Refractory is a diverse class of materials that are used to insulate and protect industrial furnaces and vessels. The properties of the refractories are tailored to specific applications by varying the composition of raw materials. The technology of refractories is making remarkable progress recently. Developments in refractory lining design system and performance specifications with as-built quality requirements are very important for this specialized field. With every lining failure, there is a degree of uniqueness that results from variability in design and application, complexity of service conditions and material behavior. Awareness of the potential degradation mechanisms of lining and operating parameters is essential to mitigate such problems. Implementing various quality control programs, advanced installation procedures and online inspection can contribute to satisfy results. HP


American petroleum Institute, “API RP 936, “Refractory installation quality control guidelines-inspection and testing monolithic refractory linings and materials.”

Biglin, J., “Refractory Maintenance and repair,” The American Ceramic Society Bulletin, Vol.75, No. 5, May 1996.

Crowley, M. S., “Design better vessel linings,” Hydrocarbon Processing, December 1979.

Devera, D., “After installation the importance of a controlled dry-out for castable refractories,” The Refractories Engineer, July 2003.

Gardner, A., “FCC Cyclone Refractories,” Today’s Refinery, November 1998.

Hanley, R. M., “Refractories utilization in the hydrocarbon processing industries,” The Refractories Engineer, July 2000.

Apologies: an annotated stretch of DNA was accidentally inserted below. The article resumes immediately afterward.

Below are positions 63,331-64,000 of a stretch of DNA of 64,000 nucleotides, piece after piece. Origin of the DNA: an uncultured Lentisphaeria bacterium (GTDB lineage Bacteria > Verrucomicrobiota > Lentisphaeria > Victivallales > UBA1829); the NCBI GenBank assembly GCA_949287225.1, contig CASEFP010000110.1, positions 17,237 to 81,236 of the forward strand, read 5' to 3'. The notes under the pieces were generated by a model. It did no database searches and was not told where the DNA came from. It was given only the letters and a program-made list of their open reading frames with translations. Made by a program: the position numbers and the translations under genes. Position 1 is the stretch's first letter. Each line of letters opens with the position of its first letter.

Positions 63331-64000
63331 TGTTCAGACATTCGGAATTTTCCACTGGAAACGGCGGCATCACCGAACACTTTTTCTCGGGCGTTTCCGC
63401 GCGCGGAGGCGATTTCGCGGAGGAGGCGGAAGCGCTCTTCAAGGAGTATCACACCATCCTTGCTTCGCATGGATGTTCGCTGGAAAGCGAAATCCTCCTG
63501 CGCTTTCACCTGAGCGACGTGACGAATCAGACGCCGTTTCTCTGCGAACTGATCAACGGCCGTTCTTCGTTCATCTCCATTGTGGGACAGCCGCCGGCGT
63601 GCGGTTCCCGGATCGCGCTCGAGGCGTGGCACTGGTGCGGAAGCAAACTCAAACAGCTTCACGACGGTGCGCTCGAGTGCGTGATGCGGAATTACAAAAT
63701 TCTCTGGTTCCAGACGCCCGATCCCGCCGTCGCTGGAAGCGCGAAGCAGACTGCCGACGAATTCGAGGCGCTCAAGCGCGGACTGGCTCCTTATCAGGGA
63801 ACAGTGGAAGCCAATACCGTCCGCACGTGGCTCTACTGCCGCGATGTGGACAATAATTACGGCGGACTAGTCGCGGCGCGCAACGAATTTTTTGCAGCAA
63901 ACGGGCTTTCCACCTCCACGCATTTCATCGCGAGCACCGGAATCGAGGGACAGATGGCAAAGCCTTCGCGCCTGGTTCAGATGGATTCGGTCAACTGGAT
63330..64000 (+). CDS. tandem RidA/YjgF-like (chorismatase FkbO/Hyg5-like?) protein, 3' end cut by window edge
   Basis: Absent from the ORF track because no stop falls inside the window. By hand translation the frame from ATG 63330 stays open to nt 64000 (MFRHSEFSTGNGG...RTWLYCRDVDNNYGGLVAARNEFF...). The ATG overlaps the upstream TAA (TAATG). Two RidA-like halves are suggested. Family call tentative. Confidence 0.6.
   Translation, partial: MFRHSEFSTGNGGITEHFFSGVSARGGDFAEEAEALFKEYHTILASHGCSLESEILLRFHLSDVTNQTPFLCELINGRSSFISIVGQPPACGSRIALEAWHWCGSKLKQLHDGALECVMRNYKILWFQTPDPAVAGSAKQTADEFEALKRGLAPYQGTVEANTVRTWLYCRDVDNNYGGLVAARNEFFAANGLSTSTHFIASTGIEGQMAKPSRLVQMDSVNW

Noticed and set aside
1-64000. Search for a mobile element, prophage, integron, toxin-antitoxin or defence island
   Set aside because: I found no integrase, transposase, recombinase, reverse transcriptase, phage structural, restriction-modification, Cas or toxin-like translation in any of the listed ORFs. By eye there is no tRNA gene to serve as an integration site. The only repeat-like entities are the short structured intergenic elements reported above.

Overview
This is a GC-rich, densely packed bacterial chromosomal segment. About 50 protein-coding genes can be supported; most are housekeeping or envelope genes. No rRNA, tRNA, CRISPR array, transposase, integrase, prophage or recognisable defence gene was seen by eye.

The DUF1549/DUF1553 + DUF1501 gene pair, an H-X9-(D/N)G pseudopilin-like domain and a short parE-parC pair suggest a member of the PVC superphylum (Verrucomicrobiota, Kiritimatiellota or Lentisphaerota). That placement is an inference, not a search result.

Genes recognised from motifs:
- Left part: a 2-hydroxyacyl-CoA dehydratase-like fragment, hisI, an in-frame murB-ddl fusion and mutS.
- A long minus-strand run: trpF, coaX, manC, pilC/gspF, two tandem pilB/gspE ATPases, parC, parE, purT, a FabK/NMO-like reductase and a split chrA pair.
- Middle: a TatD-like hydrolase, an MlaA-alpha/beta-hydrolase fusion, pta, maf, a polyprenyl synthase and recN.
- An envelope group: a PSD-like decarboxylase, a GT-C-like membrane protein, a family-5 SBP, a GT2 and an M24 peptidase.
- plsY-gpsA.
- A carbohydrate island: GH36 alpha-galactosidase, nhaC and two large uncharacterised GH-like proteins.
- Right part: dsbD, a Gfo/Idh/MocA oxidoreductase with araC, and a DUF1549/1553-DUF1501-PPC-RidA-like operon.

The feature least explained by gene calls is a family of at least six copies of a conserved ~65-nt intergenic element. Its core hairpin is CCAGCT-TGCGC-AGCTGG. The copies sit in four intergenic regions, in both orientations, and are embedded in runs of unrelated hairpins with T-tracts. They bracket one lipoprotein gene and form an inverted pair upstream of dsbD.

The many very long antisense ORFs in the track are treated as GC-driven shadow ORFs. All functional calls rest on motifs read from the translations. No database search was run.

Hancock, J. D., “Practical Refractories,” Cannon & Hancock CC.

Heard, N. E., “Quality Control Practices in the US Petrochemical Industries,” Unitcer, 1989.

James, S., “The Fundamentals of Refractory Inspection with Infrared Thermography.”

Schacht, C. A., Refractory Linings, Marcel Dekker, Inc.

Semler, C. E., “Overview of refractory problems in industry,” Interceram, Vol.40, No.7, 1991.

The author 


Manabendra Maity is working as a refractory specialist at the Materials & Corrosion Section of Sabic Technology Centre, Jubail, KSA. He holds B.Tech degree in ceramic engineering from Calcutta University and a M.Tech degree in ceramic engineering from IT-BHU, India. He has more than 16 years of extensive experience in refractory lining design, engineering, installation & quality control, failure analysis and troubleshooting for furnaces and vessels for the refining, petrochemical and metallurgical industries. He started his career in 1994 as a refractories & non-metallics engineer in Engineers India Ltd., New Delhi and continued there until 2007. It was followed by two years in Ciria Division of Thermal Ceramics. Mr. Maity is life member of India Ceramic Society & Indian Institute of Ceramics. He has qualifiedfor API-936 Refractory Personnel Certification Program. 

Have your say
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Dharmendra P Shah

Thanks for valuable information. Please indicate proven suppliers for HOT spot temperature monitoring system (IR based)

Anthony Agazue

Dear Manabendra,